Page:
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Cleped The Seintes Legends of Cupide:
4490 Of Briseide and of Ladomia; The crueltee of thee, Quene Medea, the Dijcourse, c'c. 11. 3. that The Canterbury Tales were the work of his lateft years. When the Duchess Blanch died he was one-and-forty, a time of life which, I believe, a man seldom calls his youth, till lie is advanced at leaft twenty years beyond it.
$.4481. The Seintes Legende of Cupide] In the editt. it is called The Legende of Good Women; in mf. Fairf. 16, The Legendis of ix Gede Women. According to Lydgate [Prol. to Boccace) the number was to have been nineteen, and perhaps the Legende itself affords fome ground for this notion; see ver. 183. But this number was probably never cumpleted, and the last fory of Hyperinnefra is seemingly untinithed. In this pallage the Man of Lawe omits two ladies, viz. Cleopatra and Philomela, whose histories are in The Legende, and he enu. merates eight others of whom there are no hiftories in The Legende as we have it at prefent: are we to suppose that they have been loft!--With respect to the time of Chaucer's writing 'The Legende see the Discourse, sc. n. 3.
W.4486. The plaint of Deianire] This reading is supported by several infl. of middling authority, but the better copies read Diane, and ms. A. Syane. There is a nymph Cyane in Ovid (Metam. I. v.] who weeps herself into a fountain, but not for love.
Thy litel children hanging by the hals
4495 Your wif hood he commendeth with the beste.
But certainly no word ne writeth he
the pavenient. 4505
Lut natheles i recche not a bene
4515 I speke in prose, and let him rimes make.
. 4512. TO Mujes that men clare Pierides] Herather means, I think, tle daughters of Pierus, who contended withithe Mules, and were changed into piea. Oviil. Met.21.1. I. v.
V. 4515. avith bağl'ebaka] su mf. A. The other rerdings are-bale i bil.s, mur. fjk. 1, 2.--lauteloke, E. 6.-- jedy Soume Il.
And with that word he with a fobre chere
THE MANOFLAWES TALE, O Scachful barm, condition of poverte, With thirit, with cold, with hunger, fo confounded, To asken helpe thee fhameth in thin herte, 4321 If thou non alk, so sore art thou ywounded, That
veray nede unwrappeth al thy wound hid. Maugre thin hed thou must for indigence Or stele or begge, or borwe thy dispence. 4325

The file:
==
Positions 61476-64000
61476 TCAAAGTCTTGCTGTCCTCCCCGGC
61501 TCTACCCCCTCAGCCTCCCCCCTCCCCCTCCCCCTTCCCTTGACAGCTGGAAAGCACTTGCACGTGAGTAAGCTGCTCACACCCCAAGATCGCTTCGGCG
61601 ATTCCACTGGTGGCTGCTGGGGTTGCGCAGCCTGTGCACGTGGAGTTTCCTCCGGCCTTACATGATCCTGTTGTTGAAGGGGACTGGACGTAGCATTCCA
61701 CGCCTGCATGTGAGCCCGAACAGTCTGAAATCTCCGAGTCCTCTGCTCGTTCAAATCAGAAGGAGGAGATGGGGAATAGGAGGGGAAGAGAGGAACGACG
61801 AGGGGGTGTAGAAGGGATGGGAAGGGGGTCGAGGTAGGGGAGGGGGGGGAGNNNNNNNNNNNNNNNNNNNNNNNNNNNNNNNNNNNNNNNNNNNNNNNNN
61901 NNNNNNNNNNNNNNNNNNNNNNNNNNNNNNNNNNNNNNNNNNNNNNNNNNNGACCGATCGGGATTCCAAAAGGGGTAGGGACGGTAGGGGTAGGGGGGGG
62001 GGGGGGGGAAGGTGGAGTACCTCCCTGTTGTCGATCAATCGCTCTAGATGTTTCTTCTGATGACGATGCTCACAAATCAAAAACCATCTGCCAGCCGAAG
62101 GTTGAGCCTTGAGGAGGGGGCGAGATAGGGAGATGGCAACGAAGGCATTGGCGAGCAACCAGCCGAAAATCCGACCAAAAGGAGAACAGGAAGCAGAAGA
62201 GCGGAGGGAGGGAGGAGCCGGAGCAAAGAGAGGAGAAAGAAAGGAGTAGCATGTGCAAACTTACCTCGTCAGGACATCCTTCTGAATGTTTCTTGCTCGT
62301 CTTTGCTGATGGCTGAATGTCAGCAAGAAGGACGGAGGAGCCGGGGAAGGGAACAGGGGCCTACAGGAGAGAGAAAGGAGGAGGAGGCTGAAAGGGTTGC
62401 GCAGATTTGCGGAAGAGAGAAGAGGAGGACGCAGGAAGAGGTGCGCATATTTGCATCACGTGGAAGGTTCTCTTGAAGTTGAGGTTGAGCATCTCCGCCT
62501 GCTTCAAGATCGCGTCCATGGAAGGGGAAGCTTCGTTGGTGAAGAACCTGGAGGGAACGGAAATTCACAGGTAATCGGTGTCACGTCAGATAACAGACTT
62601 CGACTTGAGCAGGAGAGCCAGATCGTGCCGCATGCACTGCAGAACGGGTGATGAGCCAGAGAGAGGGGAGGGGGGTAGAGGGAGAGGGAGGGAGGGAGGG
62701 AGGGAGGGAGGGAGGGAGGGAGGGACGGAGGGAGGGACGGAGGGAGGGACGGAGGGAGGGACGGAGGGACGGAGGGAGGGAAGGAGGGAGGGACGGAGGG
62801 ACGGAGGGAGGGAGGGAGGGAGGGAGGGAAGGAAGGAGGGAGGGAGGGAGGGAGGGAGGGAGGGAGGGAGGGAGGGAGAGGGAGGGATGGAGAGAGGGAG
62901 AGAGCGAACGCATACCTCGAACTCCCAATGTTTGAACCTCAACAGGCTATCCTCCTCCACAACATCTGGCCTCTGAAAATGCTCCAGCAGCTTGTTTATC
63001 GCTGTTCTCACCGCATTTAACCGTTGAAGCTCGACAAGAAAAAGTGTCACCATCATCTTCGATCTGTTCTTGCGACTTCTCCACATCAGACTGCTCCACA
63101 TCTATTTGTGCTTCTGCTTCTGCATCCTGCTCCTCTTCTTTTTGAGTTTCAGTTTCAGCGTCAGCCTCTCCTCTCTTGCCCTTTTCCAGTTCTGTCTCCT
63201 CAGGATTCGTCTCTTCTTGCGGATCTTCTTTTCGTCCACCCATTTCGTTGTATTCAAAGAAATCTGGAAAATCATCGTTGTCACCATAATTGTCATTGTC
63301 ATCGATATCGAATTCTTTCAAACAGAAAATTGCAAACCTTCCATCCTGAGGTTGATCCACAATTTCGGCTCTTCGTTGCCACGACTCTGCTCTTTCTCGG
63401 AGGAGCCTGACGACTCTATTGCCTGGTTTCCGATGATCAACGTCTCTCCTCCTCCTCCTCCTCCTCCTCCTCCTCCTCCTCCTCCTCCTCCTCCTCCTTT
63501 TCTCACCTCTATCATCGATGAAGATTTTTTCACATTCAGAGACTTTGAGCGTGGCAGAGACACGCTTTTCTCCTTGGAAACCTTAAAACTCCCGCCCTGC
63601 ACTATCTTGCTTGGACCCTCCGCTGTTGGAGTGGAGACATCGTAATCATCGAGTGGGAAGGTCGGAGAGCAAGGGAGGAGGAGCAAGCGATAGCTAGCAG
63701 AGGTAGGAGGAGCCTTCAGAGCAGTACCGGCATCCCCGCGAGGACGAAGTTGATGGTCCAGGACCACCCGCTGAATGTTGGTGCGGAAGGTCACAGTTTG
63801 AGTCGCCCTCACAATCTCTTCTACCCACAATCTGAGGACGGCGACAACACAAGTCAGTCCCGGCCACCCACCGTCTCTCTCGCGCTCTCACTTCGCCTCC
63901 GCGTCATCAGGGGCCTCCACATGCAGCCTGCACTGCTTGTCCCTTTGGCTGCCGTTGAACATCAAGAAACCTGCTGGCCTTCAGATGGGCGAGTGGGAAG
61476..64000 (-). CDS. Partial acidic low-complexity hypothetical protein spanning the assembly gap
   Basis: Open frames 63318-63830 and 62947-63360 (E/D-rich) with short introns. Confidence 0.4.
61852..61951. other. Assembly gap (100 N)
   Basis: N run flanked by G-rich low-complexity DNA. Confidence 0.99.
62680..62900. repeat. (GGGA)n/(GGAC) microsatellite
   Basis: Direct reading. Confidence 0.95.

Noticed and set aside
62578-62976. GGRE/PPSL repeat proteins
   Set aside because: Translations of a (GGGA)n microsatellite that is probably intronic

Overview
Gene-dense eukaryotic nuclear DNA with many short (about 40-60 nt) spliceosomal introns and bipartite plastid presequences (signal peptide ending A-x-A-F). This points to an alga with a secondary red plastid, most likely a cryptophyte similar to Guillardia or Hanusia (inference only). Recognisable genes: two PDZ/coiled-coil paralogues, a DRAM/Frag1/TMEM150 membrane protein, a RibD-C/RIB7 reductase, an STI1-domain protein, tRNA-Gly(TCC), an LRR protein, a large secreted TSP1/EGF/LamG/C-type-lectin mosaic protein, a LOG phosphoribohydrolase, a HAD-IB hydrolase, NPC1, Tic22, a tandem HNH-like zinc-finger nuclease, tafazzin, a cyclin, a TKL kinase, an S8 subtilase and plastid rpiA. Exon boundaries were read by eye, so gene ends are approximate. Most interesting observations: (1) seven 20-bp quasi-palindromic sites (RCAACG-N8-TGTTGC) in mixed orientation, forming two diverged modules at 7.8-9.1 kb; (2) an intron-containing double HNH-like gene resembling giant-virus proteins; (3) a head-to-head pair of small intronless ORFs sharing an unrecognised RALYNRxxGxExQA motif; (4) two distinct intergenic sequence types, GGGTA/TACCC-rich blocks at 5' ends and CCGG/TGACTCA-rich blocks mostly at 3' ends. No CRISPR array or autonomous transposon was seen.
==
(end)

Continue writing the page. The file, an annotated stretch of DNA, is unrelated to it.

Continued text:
Thou blameft Crist, and sayst ful bitterly,
4530 Whan that his tayl shål brennen in the glede, For he nought helpeth needful in hir nede.
Herken what is the sentence of the wife, Bet is to dien than have indigenee, Thy felve neighebour wol thee despise; 4.535
bakı, B. Ev.-have wee banke, E.-have we bake, B. . HA. bawe ylake, Ca. 2.-thewbicke bath no lak,Ca.1.--The reader may take his choice of them.
Thi Man of LawesTale] Lady Cuftance, the Emperor's daughter of Rome, after her marriage with the Soudan of Surrey, through the malice of the Soudan's mother suffereth great trouble and milery with her young child Maurice, but yet in the end is restored to comfort.
♡.45 34. Bet is to dien] This saying of Solomon is quoted in Roni de la Ro. 8573,"Mieux vault mourir que pauvres sftae, **
If thou bę poure farewel thy reverence.
4540 And all thy frendes fleen fro-thee, alas!
riche marchants! ful of wele ben ye,
Ye feken lond and see for your winninges;
In Surrię whilom dwelt a compagnie of chapmen rich, and therto sad and trewe, 455$ That wide were senten hir spicerie, Clothes of gold, and facins riche of hewe: Hir chaffare was so thrifty and so newe, That every wight hatk deintie co chaffare With hem, and eke to fellen hem hir ware. 4560
Now fell it that the maisters of that sort Han shapen hem to Rome for to wende, ere it for chapmanhood or for difport,
Non other meffage wold they thider fende,
Sojourged han these marchants in that toun
This was the commun vois of every man: 4575
In hire is high beaute withouten pride,
And al this vois was foth, as God is trewe; But now to purpos let us turne agein. 4590 These marchants han don fraught hir shippes newe,